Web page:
Ensuring migrant workers are well before they start each work day amid the coronavirus pandemic could be made easier with a smartphone app developed by a Singapore health technology start-up.
Before a person leaves for work, he just needs to scan his face for about a minute with the Awareness AI app through his phone's camera and it can tell if he might be ill.
Based on changes in the way light bounces off the person's face, the app can measure hard to detect "microblushes" that correspond to a person's pulse rate and volume of blood under the skin. These are used to calculate health indicators like his respiratory rate and blood oxygen levels.
If the worker has a respiratory illness such Covid-19, his breathing rate is likely to be faster and his oxygen levels lower.
The app was developed by local health technology start-up Nervo-tec under a government crowdsourcing initiative called the Open Innovation Platform.
It was created to solve a challenge posted by the Building and Construction Authority (BCA) in July last year to better manage Covid-19 screening and contact tracing at construction sites.
The app addresses the screening part and, for a month from early January, it was first tested with about 100 workers at a construction site under Kajima Overseas Asia. More tests are lined up.
Nervotec founder Jonathan Lau said the app can also help record and manage other related health information such as temperature logs and symptoms. The firm plans to add workers' Covid-19 swab test results and vaccination status information to the app.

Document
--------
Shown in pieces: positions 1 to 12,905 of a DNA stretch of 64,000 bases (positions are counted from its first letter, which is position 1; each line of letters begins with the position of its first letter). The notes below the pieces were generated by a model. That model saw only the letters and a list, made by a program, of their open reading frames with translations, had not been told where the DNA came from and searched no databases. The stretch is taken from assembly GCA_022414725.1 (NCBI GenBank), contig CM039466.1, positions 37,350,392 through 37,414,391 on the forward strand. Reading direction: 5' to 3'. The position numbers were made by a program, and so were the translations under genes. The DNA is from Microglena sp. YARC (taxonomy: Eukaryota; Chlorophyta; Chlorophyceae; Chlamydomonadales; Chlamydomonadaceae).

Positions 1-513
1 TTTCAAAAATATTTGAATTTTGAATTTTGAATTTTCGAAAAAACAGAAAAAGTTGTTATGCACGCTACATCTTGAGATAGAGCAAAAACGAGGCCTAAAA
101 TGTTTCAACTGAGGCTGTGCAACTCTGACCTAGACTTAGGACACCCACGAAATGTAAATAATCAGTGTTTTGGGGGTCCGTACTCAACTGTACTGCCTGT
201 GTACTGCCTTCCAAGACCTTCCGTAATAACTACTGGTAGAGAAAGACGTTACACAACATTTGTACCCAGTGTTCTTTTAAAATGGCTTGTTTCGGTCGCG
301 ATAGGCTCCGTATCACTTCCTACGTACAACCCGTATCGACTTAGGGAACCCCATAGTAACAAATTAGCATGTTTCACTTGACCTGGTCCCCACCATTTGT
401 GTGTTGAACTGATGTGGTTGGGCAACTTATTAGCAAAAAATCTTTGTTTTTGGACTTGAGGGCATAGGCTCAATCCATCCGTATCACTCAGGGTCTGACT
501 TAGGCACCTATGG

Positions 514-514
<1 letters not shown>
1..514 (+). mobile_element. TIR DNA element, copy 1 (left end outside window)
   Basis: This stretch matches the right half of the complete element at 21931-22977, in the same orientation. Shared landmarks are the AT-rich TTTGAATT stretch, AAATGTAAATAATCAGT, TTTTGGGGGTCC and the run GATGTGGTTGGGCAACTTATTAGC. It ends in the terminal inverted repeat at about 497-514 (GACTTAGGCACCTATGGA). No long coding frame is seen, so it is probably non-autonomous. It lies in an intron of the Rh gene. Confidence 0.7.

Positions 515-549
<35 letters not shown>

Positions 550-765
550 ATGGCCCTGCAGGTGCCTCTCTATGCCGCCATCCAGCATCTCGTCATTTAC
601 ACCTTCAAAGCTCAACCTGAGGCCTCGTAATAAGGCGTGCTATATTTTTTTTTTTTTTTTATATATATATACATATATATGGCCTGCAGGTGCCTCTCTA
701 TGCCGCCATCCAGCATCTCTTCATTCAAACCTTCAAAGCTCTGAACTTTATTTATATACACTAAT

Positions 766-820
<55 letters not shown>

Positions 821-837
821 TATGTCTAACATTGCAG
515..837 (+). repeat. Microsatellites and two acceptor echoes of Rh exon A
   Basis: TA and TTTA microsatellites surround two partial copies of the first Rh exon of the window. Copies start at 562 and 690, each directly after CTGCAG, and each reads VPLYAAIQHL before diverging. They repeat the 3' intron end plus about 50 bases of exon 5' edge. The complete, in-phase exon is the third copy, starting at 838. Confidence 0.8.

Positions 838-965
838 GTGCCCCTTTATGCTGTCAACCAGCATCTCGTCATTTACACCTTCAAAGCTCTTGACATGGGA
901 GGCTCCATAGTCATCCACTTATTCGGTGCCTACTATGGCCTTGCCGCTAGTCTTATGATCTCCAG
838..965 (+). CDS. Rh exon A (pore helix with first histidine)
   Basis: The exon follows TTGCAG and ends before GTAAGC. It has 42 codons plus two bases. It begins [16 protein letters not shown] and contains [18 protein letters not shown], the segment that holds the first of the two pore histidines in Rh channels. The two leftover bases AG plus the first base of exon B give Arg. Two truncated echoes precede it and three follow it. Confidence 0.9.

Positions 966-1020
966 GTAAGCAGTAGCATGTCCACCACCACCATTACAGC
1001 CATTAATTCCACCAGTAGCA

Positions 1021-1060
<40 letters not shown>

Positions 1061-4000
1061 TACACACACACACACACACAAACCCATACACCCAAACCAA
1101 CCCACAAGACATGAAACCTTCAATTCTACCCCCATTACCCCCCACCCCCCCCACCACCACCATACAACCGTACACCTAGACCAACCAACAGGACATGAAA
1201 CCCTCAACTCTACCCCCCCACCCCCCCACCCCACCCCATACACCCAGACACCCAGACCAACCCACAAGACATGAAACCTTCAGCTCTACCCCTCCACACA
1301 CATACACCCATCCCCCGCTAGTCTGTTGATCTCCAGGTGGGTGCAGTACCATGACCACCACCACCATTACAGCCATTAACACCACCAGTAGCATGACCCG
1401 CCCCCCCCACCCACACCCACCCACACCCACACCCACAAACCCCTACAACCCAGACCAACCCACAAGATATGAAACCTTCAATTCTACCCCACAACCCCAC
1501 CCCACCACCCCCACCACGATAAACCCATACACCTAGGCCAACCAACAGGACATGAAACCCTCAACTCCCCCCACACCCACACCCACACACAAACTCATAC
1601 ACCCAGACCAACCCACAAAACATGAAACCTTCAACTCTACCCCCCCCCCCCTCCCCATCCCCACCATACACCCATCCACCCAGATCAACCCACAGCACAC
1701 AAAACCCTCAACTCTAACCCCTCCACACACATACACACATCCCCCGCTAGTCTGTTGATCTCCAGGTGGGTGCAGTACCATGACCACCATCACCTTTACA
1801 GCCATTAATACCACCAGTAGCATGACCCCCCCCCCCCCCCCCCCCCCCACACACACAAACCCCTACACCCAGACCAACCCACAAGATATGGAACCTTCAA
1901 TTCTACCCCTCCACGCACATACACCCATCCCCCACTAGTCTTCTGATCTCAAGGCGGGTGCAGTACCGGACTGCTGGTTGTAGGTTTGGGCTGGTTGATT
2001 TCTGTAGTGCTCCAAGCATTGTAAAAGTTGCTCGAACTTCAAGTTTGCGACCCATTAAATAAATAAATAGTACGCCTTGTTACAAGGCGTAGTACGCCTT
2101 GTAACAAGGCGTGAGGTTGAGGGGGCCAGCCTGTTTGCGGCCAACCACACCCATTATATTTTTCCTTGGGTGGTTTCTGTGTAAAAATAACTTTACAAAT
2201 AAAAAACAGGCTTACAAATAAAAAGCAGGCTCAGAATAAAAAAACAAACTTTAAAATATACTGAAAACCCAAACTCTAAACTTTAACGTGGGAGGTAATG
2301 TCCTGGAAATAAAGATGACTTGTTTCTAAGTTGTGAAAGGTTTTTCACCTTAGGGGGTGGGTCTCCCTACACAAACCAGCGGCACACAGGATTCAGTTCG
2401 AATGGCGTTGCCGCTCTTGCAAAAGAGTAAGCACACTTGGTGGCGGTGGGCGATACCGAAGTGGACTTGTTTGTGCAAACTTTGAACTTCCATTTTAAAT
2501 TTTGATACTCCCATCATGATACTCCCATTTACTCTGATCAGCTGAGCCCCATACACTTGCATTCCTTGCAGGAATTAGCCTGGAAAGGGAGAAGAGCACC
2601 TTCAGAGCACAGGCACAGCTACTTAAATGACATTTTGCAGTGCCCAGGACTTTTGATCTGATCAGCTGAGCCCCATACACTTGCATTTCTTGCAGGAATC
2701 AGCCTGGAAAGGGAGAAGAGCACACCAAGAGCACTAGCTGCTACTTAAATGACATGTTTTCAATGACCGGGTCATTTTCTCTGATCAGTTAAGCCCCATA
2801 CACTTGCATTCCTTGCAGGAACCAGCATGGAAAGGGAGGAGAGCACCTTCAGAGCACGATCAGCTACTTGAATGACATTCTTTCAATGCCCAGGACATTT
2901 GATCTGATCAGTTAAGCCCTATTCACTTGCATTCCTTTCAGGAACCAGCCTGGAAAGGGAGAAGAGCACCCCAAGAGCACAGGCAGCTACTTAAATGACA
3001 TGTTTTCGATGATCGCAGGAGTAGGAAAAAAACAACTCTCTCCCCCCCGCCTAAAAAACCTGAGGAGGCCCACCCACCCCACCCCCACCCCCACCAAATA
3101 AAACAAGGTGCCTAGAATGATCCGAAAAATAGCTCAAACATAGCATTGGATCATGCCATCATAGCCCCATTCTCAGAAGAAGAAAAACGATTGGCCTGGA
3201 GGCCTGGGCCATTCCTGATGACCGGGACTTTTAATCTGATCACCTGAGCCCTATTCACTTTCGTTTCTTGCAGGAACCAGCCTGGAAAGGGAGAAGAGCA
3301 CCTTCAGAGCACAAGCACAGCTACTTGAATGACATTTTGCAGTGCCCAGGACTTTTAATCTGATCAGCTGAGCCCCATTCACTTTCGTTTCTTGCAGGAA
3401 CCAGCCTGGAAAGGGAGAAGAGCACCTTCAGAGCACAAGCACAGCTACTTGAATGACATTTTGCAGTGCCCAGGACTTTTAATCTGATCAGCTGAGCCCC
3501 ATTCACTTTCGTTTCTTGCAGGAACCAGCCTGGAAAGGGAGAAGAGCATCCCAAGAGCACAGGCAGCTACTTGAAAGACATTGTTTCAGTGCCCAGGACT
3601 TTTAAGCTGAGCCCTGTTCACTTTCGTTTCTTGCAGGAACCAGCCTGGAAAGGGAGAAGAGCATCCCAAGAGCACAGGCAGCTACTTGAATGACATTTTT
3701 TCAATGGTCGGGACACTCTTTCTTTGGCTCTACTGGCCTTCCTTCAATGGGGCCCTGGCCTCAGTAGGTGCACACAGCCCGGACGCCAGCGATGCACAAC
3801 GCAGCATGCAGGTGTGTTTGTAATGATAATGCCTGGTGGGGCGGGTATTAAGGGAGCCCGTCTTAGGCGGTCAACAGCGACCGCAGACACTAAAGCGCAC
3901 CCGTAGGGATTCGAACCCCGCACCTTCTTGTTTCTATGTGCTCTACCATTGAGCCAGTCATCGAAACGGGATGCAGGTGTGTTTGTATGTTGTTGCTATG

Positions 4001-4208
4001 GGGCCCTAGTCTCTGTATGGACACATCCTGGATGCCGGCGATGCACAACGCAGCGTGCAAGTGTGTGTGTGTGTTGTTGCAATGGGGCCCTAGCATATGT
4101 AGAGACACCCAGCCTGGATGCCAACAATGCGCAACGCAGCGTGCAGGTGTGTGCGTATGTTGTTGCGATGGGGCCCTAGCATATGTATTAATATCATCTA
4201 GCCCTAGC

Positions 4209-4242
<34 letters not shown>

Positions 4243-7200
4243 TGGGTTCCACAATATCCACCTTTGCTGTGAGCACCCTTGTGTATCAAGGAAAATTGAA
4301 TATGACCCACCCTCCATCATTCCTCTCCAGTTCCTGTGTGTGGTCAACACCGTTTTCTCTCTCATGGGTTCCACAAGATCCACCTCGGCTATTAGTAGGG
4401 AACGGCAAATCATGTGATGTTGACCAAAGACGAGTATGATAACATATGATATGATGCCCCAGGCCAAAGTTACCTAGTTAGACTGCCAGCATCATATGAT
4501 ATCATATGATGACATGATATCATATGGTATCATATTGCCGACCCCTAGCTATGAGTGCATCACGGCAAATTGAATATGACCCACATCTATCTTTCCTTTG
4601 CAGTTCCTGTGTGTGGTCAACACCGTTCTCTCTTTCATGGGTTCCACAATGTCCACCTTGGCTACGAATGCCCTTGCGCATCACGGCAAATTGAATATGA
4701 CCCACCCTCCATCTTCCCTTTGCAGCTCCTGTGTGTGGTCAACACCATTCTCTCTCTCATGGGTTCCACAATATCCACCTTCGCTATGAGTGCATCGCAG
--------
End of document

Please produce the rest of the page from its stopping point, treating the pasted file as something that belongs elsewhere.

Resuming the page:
By using artificial intelligence to analyse the data, a health score for the worker can be determined. This helps worksite supervisors decide if the worker is well enough to report for work and if actions like getting him swabbed for a Covid-19 test are necessary.
Nervotec charges $2 to $3 per user per month for the app.
Besides Kajima, Mr Lau said other companies in Singapore, Australasia and Nordic regions have expressed interest in using the app.
"Beyond Covid-19, the app is applicable because companies still need to have an integrated worksite and workforce management system," he said.
The contact tracing part of BCA's challenge is handled by India-headquartered supply chain solutions firm TagBox, which has offices here and in the United States.
TagBox adapted a contact tracing solution it deployed at work sites in India last year for a trial with about 100 workers at the same Kajima worksite in January.
TagBox's solution includes a token-like tag in a card holder that exchanges Bluetooth signals with nearby tags to whom a worker was in close proximity with, not unlike the Government's TraceTogether tokens and app for contact tracing. The tags do not record workers' details like names or location data.
TagBox's tags have another feature to help workers maintain a safe distance - they emit a buzzing sound to alert workers if they are too close to one another.
Beyond Covid-19 contact tracing, TagBox plans to test the tags on equipment and restricted areas so that alarms will sound if unauthorised workers get too close.
The tag service's pricing is still being worked out but it could cost $4 per tag per month.
Kajima awarded $50,000 each to TagBox and Nervotec for their solutions.
BCA said that further testing and fine-tuning are being done before their solutions are ready for mass deployment.